A few actors come out okay in this magnetized mistake. Blair Underwood gives solid work as the principal, Roberts continues to show potential if she ever gets the chance, and Freddie Highmore makes a nice return post-puberty despite not having a single good line of dialog.

With a backdrop like New York City and this cast, it’s painful to realize how boring the film is. This is one of those films that played at Sundance to negative reviews, but still got picked up because it has some market value to it. Unfortunately it’s too bland, too forgettable to ever find an audience, even with amongst those who classify themselves as “complex.”

More Housekeeping!

Hey Everybody,

Thanks everyone for continuing to read the blog. More movie reviews are on their way this summer and some exciting articles about mysteries books as well. Until then here are some more small things that aren't going to get their own page.

I was on The Film Yap podcast this week chatting it up about Marvel and DC movies. You can find it here and on iTunes very soon.

We had another episode of And the Nominees Are (finally) recorded and posted. Keith, Kenny, and I talk about the first half of 1939. The second half has been recorded and will be posted in a few days. You can find it on our website and on iTunes.

I caught Midnight in Paris, the latest Woody Allen film and loved it. Try to catch it in theatres and don't learn anything about it. Absolutely charming.

I also saw The Princess of Montpensier, which was very good. Unfortunately it is leaving theatres in my area today so I'm not going to write a full review. It'll be worth checking out on DVD especially if you're a fan of movies like I Am Love or Atonement.

Thanks again for everyone's support. Feel free to leave comments to start a discussion. Also I can't explicitly suggest that you do it but if there is anywhere on the page that you want to click that would be grand.


Film Yap: Jackass 3.5

The following DVD review was written by a guest writer, the acclaimed director Werner Herzog. In addition to making such great films like Fitzcarraldo and Grizzly Man, Herzog was also shot mid-interview and proceeded to continue the interview. This is totally not a parody.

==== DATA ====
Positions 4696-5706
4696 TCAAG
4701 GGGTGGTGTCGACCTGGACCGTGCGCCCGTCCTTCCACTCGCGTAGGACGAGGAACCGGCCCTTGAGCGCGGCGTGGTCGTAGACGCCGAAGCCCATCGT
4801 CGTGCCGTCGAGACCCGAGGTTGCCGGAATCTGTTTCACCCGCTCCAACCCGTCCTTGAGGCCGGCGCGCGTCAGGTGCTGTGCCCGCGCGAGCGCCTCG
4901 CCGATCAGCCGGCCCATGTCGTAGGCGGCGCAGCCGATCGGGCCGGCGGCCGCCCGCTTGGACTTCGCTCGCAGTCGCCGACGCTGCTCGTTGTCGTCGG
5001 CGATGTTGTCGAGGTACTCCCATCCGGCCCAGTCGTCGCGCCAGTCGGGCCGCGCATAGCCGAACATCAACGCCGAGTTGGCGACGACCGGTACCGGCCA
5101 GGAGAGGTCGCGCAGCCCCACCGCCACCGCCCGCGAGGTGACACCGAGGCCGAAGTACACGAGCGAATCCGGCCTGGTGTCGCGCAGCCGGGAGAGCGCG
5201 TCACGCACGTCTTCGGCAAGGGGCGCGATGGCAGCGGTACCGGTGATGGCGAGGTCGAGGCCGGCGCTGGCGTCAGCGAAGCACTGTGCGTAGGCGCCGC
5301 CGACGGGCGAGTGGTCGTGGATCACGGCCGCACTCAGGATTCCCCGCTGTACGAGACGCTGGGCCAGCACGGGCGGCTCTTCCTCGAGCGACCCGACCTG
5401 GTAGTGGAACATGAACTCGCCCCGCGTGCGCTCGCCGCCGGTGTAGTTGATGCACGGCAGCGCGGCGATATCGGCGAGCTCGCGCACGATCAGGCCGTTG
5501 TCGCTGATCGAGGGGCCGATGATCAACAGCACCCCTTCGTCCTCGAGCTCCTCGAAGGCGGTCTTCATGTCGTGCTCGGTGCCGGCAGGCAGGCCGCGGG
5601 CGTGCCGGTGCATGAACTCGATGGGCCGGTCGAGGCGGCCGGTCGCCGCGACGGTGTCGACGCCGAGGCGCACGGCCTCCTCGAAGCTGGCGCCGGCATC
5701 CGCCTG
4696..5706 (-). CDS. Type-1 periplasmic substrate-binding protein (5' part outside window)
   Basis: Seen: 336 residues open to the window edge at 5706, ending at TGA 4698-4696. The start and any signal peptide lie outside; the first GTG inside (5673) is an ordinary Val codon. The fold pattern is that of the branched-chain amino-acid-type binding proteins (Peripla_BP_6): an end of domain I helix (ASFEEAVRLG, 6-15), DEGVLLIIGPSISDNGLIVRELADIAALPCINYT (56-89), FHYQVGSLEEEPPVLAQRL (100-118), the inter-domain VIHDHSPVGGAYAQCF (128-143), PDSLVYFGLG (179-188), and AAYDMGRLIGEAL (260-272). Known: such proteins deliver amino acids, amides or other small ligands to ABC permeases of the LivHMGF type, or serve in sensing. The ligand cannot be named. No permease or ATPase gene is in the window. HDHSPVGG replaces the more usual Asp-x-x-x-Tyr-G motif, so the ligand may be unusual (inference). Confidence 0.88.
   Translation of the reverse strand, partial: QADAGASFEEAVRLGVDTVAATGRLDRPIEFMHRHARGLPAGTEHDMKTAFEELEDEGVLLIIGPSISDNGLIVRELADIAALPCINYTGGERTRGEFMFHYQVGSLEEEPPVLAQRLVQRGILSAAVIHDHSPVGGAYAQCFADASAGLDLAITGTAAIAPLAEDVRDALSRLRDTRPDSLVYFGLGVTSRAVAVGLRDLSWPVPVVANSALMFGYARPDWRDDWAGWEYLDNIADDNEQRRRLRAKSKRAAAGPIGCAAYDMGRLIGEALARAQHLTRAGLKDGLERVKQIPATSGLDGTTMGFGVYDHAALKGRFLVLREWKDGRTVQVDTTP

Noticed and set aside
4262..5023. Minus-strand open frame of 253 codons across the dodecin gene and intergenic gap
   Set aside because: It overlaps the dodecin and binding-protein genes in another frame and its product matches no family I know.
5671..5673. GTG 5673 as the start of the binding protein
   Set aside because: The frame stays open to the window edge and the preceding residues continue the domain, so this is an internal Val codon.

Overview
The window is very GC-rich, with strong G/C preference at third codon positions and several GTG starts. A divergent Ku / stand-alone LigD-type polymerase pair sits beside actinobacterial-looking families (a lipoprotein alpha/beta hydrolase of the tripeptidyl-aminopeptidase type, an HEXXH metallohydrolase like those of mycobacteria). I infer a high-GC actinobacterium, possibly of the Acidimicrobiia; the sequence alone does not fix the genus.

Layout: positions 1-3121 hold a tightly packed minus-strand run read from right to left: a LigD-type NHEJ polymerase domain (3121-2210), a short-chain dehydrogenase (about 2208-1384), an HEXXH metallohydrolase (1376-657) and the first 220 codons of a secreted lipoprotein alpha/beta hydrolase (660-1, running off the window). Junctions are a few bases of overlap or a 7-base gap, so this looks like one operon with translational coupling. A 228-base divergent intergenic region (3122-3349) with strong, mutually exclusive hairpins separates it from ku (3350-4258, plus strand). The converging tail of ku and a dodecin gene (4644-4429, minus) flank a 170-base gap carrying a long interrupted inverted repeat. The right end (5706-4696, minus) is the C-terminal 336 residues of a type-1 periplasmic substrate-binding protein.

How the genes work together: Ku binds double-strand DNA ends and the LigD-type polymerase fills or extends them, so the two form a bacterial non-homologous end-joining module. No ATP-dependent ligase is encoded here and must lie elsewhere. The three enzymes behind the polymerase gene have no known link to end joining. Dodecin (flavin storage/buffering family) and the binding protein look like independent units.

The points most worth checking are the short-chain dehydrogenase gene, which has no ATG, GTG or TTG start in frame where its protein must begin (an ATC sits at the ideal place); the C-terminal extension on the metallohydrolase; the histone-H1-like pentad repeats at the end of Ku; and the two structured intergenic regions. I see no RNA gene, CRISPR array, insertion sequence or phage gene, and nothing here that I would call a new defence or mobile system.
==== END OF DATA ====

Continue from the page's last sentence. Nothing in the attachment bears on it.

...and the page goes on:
Never before in the history of cinema has ones own mortality been examined through a lens protected from rogue bottles of diet cola. In their 7/2th expedition into the unknown, the “Jackass crew” continue to question what is suicidal and what is aspiring to be like gods. Do they wish to die or to live forever?

They appear joyous as materialized in their filmic opening with them running through the city with suitcases. Yet before some of the most horrific stunts, like the alligator snapping turtle’s encounter with Steve-O’s bare buttock, there is a look in their eyes of fear and regret.

For the first time, majority of the experience is spent with commentary by these men about what happened. They are foreboding and amused. Most of all there is pain. One poor soul, Dave England, critically harms himself so frequent that I have to imagine there is rarely a night where he doesn’t cry himself to sleep.

Is there humor from their pain? After every escapade, there is cheering and laughs and screams. They damage their scrotums, but are they damaging their souls? Scars and bruises make them like Greek mythical heroes, but when they lie on the floor whimpering they are like mice. When a stunt fails, were their prayers answered or does this further distance them from a protecting God?

Their sets are constructed circles of hell. The men live in a perpetuating state of paranoia and misery as their colleagues conspire against them with tasers and physical assaults on their genetalia. The film no longer becomes a film but an existence for these unfortunate creatures who shall not escape this lifestyle until they fall victim to it.

Its companion piece, their third theatrical forte into the unknown, has the more satisfying existential quandaries. 3.5 expands the mythology of their catastrophic psychological labyrinth and the childish minotaurs who rule within. With hope, a fourth exploration will be sailing into cinemas before too long.

The DVD documenting this trial is equipped with even more deleted scenes, outtakes, and more footage of their origins and continuations throughout time.